Derek Bermel, a terrific composer whom I like a lot, e-mailed a comment on my last book episode, which deserves to be shared. So, with his permission, here’s what he wrote:
Sometimes I wonder, in a country which is increasingly South American, Asian, and African, whether it is useful to dwell so strongly on the history of European performance/composition. Because by the time we’ve ‘figured it out’, the audience may have mutated so much as to render obsolete the arguments based on 18th and 19th century Europe. I know you – of all people – have thought about this, and that it is not in the purview of this analysis. Nonetheless, to quote Robert Plant, “it makes me wonder”.
I think this has to fall within my purview, though I haven’t stressed it very much. Ultimately, one of the things going on these days is the end of European culture as we’ve known it, and the rise of a new world culture.
Musically, this started happening early in the 20th century with the rise of jazz, which in some ways isn’t western music at all — jazz drumming evolved from African drumming (nothing even remotely like it can be found in the western classical tradition, except maybe in the middle ages). And the characteristic jazz rhythm, with the emphasis on the backbeat (or, to be more literal, on the offbeats of each bar, typically the second and fourth beats of a 4/4 measure) — that’s not western, either.
To put it more simply, the European tradition has you clapping on the downbeats; in African-evolved music, you clap on the offbeats. Gunther Schuller, in (I think) the first volume of his study of early jazz, intriguingly calls the result a polyrhythm, in which our western clapping is mixed with African-influenced clapping, one kind of emphasis for the strong beats, another for the offbeats.
And after World War II, rock & roll finished the job, infecting even casual western culture with a non-western beat, and ultimately developing its own kind of art music powered by that beat. It’s no coincidence, I think, that this happened exactly at the same time as the civil rights movement in America, and decolonization in Africa and elsewhere. The west was pulling back; the non-west was rising.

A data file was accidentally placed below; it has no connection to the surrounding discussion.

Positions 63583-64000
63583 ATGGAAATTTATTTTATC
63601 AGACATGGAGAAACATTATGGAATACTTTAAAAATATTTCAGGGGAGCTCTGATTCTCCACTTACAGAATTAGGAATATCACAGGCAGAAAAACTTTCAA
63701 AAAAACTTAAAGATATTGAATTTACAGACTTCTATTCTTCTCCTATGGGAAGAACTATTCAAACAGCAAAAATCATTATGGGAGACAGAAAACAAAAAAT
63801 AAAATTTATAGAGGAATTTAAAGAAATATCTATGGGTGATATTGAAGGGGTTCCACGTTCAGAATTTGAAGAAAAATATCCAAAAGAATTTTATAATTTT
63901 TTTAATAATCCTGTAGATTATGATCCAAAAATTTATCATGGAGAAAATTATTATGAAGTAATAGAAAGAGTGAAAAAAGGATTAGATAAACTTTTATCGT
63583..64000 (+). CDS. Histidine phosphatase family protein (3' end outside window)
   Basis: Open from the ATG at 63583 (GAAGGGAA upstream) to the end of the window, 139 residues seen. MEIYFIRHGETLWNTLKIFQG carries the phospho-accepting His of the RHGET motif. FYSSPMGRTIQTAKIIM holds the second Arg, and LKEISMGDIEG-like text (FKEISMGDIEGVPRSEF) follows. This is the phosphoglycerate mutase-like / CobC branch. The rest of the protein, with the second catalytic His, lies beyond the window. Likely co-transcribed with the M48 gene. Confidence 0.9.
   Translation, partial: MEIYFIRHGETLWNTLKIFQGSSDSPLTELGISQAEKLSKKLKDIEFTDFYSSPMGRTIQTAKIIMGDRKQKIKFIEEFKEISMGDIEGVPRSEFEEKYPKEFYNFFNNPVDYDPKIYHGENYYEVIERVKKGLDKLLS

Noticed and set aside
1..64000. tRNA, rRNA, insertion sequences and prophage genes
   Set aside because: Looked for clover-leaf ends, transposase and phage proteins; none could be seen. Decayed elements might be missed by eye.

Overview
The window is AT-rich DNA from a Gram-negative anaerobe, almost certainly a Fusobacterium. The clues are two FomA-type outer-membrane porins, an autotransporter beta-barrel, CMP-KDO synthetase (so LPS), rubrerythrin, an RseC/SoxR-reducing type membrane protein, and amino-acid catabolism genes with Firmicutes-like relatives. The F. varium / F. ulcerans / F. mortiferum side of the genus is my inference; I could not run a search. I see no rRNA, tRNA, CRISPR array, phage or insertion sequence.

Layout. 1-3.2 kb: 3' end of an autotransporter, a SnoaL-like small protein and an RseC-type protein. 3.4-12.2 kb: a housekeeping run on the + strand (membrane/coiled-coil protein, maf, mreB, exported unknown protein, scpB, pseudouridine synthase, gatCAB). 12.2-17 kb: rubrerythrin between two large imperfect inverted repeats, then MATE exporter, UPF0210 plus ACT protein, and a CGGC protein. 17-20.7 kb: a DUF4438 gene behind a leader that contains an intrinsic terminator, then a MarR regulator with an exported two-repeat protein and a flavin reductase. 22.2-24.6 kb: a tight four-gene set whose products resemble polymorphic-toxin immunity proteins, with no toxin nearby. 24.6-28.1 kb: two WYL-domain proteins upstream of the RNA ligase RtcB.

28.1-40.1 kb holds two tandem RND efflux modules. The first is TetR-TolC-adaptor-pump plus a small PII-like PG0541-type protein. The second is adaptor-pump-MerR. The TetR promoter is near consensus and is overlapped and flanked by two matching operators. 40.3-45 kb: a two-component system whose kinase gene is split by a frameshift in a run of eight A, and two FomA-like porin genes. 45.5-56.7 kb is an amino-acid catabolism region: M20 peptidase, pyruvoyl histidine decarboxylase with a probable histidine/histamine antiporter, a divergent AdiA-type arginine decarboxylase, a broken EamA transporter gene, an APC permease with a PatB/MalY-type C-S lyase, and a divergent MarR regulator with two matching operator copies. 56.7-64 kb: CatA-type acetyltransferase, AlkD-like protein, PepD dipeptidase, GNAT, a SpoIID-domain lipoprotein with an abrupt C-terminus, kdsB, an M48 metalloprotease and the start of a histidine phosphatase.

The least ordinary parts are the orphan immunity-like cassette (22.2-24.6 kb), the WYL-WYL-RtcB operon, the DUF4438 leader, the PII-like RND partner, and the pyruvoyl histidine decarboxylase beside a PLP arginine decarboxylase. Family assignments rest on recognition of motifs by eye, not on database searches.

You can draw big implications from this, as Michael Ventura does very powerfully in his essay “Hear the Long Snake Moan,” published in his essay collection Shadow Dancing in the U.S.A. Ventura says that what gets challenged is nothing less than the western distinction between mind and body, with body taking a lower place (and even, in some ways of thinking about this, an inevitably sinful one). Other cultures don’t make the same distinction, and when we started dancing to rock & roll, we were on the road to not making it ourselves.
These are big questions. But they’re not off-topic here. They’re directly involved in the future of classical music. If classical music can’t adapt to the world of the future — probably the world we’re in right now — in which European culture is blending with cultures from elsewhere, it can’t possibly survive. Thanks, Derek, for reminding me.
(Derek is, for the next three years, composer in residence with the American Composers Orchestra. He’s in charge of their current concentration on composer-performers, which I’ve mentioned here before. Derek himself is a composer-performer; he’s a clarinettist, and also has a rock band. He’s one of many young composers whose music goes exactly to that mix of Europe and non-Europe that classical music has to embrace.)